Hate Welfare But Help the Poor: How the Attributional Content of Stereotypes Explains the Paradox of Reactions to the Destitute in America

Pj Henry, Christine Reyna, Bernard Weiner

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Abstract

Social scientists have documented more negative reactions to the concept of welfare versus the concept of poor, despite the fact that both labels can be used almost interchangeably in current political discussions. We believe that the most proximal explanation rests in the different attributional information contained within the stereotypes of welfare recipients versus poor people. Three studies were conducted to test this idea. The results suggest that the attributional content within stereotypes of welfare recipients, particularly their greater responsibility for their impoverished state compared with poor people, most influences the public's more negative reaction to welfare. The results are discussed in terms of how the rhetoric of stereotypes may be exploited in the political domain.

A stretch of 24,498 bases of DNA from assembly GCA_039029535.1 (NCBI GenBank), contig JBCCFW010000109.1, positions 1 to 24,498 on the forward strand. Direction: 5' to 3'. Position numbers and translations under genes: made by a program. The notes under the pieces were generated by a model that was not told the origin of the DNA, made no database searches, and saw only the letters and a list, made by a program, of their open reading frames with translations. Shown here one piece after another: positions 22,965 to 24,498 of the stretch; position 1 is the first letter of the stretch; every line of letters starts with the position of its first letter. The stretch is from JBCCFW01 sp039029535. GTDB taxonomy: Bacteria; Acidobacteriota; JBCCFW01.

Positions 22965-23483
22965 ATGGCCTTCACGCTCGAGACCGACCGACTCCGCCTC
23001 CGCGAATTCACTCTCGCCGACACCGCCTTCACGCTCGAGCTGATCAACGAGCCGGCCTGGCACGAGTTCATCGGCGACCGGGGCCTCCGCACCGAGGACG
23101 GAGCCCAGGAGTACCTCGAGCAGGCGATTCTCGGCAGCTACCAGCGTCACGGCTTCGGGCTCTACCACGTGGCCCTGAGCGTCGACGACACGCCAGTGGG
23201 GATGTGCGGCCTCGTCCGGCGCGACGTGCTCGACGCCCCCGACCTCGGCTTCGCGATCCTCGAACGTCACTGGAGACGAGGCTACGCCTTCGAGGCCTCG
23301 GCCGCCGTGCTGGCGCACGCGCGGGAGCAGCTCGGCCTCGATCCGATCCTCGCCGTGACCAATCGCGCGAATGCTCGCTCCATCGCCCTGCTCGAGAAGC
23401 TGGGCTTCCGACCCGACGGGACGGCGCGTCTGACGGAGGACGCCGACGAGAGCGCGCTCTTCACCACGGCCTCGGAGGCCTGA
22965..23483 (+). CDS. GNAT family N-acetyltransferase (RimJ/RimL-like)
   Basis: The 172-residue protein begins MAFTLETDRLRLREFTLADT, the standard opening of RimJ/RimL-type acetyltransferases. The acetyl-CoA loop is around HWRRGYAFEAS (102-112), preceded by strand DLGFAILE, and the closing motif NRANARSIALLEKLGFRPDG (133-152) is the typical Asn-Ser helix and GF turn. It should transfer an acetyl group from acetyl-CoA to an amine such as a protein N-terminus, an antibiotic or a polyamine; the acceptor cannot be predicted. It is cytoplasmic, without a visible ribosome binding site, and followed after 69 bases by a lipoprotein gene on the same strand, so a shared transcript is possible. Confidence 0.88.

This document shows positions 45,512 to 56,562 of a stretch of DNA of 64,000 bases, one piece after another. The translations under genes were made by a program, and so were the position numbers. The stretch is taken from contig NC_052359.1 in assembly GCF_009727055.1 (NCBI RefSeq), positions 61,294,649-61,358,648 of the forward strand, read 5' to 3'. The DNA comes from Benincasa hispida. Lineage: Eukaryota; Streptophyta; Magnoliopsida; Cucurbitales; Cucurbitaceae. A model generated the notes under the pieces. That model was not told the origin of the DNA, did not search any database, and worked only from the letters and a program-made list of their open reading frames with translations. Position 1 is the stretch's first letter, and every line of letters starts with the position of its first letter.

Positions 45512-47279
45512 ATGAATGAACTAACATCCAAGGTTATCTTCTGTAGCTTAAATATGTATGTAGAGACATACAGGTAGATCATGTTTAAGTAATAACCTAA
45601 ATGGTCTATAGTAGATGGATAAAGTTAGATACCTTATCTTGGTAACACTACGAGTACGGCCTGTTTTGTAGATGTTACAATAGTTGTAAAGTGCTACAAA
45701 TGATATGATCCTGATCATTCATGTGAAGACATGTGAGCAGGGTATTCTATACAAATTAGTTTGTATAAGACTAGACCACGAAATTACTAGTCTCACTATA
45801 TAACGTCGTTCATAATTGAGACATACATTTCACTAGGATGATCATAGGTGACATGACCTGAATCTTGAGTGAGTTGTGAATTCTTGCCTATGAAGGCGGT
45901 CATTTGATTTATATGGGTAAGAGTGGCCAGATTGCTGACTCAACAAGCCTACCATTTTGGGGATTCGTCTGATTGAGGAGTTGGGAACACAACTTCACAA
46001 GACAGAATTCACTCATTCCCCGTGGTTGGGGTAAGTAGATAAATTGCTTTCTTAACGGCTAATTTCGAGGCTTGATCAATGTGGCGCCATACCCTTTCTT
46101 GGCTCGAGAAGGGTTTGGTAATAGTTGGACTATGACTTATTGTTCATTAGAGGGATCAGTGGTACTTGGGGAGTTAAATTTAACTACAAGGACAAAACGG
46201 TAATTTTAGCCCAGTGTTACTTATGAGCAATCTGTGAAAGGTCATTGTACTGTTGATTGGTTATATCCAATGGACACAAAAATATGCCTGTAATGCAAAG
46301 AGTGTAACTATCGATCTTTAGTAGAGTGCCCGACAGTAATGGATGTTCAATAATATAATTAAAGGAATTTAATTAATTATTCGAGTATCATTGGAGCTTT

Original languageEnglish (US)
Pages (from-to)34-58
Number of pages25
JournalJournal of Applied Social Psychology
Volume34
Issue number1
DOIs
StatePublished - Jan 1 2004

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Hate Welfare But Help the Poor : How the Attributional Content of Stereotypes Explains the Paradox of Reactions to the Destitute in America. / Henry, Pj; Reyna, Christine; Weiner, Bernard.

In: Journal of Applied Social Psychology, Vol. 34, No. 1, 01.01.2004, p. 34-58.

Research output: Contribution to journalReview article

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